Spain’s Prime Minister Pedro Sánchez has described Morocco as a “strategic partner with which we must walk together”, without announcing tangible actions to help repair the trust his socialist government broke with Rabat.
The Moroccan-Spanish relations are still reeling from the fallout of the diplomatic spat sparked last May by Madrid’s decision to host secretly, in connivance with Algeria, Polisario leader Brahim Ghali, a war criminal wanted by Spanish justice.
Foreign Minister Arancha Gonzalez Laya, who was responsible for breaking trust between the two neighbors, was dismissed from Pedro’s left-leaning cabinet in a bid to deflate Rabat’s anger. But few months later, she was decorated with the most prestigious civil distinction. The move has raised eyebrows and suspicion over Madrid’s double game and hidden agenda.
This has left many perplexed, casting doubts on Madrid’s genuine intention to open a new page with Rabat as the two countries relations share a common history and economic interests.
Madrid has changed its Foreign Minister but not its policy. Spain wants Morocco to continue its economic partnership and its key role in the fight against illegal immigration and terrorism, without following the footstep of the United States which has recognized the Kingdom’s sovereignty over its entire Saharan territory.
Morocco’s ambassador to Madrid Karima Benyaich, which had been recalled last May by Rabat for consultation amid unprecedented diplomatic spat, has not so far returned to Madrid, suggesting that trust between the two countries is still low as key political issues remain unresolved.
During his joint press conference held Monday in Madrid with German chancellor Olaf Scholz, Spanish PM said that Morocco and the Sahara were not among the topics discussed.
Yet, he reproduced the remarks made by King Felipe VI while receiving the diplomatic corps accredited to Madrid, stressing the importance of redefining the relationship with Morocco on “stronger and more solid pillars” and reaching solutions to the problems that concern both countries.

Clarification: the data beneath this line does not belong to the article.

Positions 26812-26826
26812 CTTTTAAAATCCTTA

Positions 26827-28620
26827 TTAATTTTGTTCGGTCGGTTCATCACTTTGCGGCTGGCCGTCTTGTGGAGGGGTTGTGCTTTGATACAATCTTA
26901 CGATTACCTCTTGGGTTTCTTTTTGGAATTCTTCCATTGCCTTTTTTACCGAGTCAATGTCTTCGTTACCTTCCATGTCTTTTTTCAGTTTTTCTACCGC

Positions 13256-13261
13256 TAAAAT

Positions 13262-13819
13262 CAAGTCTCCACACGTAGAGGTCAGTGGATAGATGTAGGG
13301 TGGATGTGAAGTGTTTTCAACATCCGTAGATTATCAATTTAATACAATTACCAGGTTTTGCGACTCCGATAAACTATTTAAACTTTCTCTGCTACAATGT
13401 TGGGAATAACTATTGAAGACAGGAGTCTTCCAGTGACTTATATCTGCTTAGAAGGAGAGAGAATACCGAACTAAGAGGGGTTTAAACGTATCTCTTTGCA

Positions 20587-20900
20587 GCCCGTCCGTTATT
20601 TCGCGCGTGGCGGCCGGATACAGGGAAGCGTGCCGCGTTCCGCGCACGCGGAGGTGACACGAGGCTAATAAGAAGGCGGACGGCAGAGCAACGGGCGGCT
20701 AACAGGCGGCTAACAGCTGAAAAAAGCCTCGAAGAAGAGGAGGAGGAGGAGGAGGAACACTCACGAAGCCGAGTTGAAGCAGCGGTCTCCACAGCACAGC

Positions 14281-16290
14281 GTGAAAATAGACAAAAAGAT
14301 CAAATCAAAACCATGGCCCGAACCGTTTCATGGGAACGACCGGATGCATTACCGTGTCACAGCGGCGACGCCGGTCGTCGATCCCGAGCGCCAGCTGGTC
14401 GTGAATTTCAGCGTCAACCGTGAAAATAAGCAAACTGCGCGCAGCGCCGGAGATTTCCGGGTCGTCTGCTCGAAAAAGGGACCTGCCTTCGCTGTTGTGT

Unlike Madrid, Berlin has reached out to Rabat to end its diplomatic brawl with the North African Kingdom, making concrete steps. Berlin issued “positive and constructive” statements which were welcomed by Moroccan authorities.
The German Foreign Ministry has described Morocco as “an important bridge between the North and the South” and a “key partner” of the European Union and Germany in North Africa.
Morocco “plays an important role in the stability and sustainable development of the region”, underlined the German statement, praising Morocco’s autonomy plan as an “important contribution” for the settlement of the Sahara regional conflict.
Just one day after his talks with German Chancellor, the Spanish foreign minister José Manuel Albares headed to Washington where he met on Tuesday with Secretary of State Anthony Blinken.
Although there is no reference to the Moroccan-Spanish relations or the Sahara issue, many analysts believe that Madrid is seeking the support of Berlin and Washington to help it restore relations with Morocco which says it “expects bolder and clearer” stances from its partners regarding its territorial integrity.
In his speech made on the occasion of the 46th anniversary of the Green March, King Mohammed VI said: “I wish to tell those with ambiguous or ambivalent attitudes, that Morocco will not have any economic or commercial transaction with them in which the Moroccan Sahara is not included”.